THE WHIP with FOXFIRE at Wrongbar (1279 Queen West), tonight (Thursday, July 10). $12.50 advance. wanttickets.com. Rating: NNNNN
These days, tons of bands worldwide are playing a similar sound to the Whip’s electro-infused rock. But the first time Bruce Carter and Danny Saville tried their hand at pairing dance beats and guitars, it wasn’t such an easy sell.
Back in 2003, the pair were enjoying a lot of buzz for their now defunct Nylon Pylon project, a band that proved to be a little too ahead of its time.
“When we were doing this a few years back with Nylon Pylon, I don’t think people really understood it,” Carter recalls from his Manchester home on a break between gigs. “People just seem much more open-minded these days about different genres of music getting thrown together.”
But Warner signed the band and put them in a big, posh studio for a year, which, Carter says, was the worst thing that could have happened to them.
“By the time we came out, we had this record that didn’t sound anything like what we were trying to do. We worked with three different producers at the same time and ended up with an overproduced mess.”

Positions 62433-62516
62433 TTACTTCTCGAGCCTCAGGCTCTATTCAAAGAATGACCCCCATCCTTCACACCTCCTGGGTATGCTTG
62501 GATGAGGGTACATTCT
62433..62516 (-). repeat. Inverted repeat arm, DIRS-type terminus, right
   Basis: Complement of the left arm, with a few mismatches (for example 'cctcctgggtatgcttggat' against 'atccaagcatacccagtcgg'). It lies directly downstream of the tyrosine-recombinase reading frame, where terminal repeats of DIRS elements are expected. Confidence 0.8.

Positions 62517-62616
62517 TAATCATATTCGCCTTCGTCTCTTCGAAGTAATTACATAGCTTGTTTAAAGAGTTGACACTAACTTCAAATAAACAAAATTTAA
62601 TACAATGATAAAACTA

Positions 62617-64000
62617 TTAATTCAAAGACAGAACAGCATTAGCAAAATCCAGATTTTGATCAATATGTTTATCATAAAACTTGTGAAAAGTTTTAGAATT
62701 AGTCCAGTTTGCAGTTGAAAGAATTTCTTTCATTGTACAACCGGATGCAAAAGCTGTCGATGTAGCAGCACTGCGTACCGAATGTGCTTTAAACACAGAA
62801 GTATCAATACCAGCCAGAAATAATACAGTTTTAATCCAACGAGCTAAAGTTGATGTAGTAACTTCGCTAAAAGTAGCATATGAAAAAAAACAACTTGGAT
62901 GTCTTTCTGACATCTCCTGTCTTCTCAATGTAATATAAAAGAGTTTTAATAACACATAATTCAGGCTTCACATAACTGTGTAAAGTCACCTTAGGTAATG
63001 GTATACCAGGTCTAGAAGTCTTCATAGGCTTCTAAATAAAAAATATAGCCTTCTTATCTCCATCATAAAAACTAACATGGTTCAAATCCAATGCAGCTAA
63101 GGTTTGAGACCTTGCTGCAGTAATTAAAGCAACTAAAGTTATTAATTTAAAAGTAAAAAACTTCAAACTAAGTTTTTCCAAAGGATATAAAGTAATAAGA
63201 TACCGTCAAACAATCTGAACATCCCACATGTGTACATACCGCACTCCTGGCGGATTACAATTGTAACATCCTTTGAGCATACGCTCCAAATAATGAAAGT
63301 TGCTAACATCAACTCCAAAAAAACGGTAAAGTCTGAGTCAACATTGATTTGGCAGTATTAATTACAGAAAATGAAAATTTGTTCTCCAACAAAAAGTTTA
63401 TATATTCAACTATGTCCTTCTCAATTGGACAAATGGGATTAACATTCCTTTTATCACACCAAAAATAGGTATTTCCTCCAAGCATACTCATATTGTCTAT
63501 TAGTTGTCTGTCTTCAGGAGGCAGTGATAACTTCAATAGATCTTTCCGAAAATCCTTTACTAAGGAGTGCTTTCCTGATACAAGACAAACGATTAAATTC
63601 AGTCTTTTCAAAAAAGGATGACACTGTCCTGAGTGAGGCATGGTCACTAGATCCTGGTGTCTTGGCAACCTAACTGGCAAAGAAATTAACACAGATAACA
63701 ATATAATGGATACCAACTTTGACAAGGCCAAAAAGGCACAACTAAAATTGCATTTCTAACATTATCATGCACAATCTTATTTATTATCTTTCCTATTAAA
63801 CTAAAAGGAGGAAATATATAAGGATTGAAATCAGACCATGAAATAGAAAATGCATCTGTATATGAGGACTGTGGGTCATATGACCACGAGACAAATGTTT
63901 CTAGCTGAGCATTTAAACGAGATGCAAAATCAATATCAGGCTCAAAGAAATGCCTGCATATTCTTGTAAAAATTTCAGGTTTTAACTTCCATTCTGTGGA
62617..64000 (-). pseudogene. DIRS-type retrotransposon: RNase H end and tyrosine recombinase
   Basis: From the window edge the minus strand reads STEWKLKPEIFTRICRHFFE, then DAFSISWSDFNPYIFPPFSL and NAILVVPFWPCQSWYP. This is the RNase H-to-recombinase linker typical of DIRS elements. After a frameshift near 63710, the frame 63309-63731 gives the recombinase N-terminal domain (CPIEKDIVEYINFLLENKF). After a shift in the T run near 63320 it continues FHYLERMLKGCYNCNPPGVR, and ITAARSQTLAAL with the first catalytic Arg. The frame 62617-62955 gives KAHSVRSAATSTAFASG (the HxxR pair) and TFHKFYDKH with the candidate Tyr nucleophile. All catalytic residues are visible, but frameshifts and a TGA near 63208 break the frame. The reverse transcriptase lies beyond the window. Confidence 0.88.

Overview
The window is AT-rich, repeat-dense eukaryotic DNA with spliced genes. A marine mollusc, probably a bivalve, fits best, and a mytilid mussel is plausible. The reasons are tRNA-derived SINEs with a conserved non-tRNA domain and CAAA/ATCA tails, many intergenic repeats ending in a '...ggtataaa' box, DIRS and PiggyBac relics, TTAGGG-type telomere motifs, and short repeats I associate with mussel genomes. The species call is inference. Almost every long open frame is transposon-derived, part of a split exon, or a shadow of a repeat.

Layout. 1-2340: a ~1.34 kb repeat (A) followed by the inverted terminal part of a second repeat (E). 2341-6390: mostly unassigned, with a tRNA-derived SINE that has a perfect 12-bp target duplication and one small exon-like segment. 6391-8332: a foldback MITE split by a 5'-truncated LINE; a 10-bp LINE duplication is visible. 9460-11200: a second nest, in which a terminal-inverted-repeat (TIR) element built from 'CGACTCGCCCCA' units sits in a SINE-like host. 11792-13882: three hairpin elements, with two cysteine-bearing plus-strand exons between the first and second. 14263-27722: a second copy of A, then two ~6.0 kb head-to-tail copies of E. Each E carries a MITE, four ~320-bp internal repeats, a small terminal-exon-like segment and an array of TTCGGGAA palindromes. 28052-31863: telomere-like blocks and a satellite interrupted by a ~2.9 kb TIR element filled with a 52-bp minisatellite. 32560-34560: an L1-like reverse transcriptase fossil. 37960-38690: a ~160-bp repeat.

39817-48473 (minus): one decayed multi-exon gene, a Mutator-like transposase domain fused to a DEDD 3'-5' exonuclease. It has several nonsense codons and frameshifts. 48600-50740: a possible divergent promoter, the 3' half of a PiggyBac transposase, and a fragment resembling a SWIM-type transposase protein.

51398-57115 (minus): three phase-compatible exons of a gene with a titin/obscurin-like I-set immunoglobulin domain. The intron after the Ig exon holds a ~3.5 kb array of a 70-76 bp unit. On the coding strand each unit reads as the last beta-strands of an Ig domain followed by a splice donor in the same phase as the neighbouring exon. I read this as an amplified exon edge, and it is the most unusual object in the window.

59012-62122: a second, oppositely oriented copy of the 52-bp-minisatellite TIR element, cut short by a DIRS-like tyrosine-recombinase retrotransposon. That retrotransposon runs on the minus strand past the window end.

Instead of giving up completely, they broke up the band and hunkered down in a dilapidated basement to start over. And instead of going straight back to the labels and the studio, they threw together another band and took their new material on the road, which is pretty much where they’ve been for the past couple of years
. They recorded most of their debut album, X Marks Destination (Southern Fried), on the road.
“We’ve literally been touring non-stop for two years. These days that seems like the best thing to do – just play lots of gigs. That’s what we enjoy the most.
“With the laptop, you can record wherever you want. We did bits on the train and the bus, in dressing rooms and even in a church.”
Doing away with the major label gloss and glitter, they embrace a gritty and raw aesthetic on X Marks Destination while still keeping their pop impulses front and centre. This is a style that now has disciples all over the world, but for some reason the press still often compares them to dance-rock godfathers Joy Division, with whom they have little in common other than an appreciation for disco-informed rhythms.
“It’s funny – I think people do that because we’re from the same town, and people love to romantically imagine that there’s some kind of fascinating link.”
Bruce Carter discusses the remix process and the live show.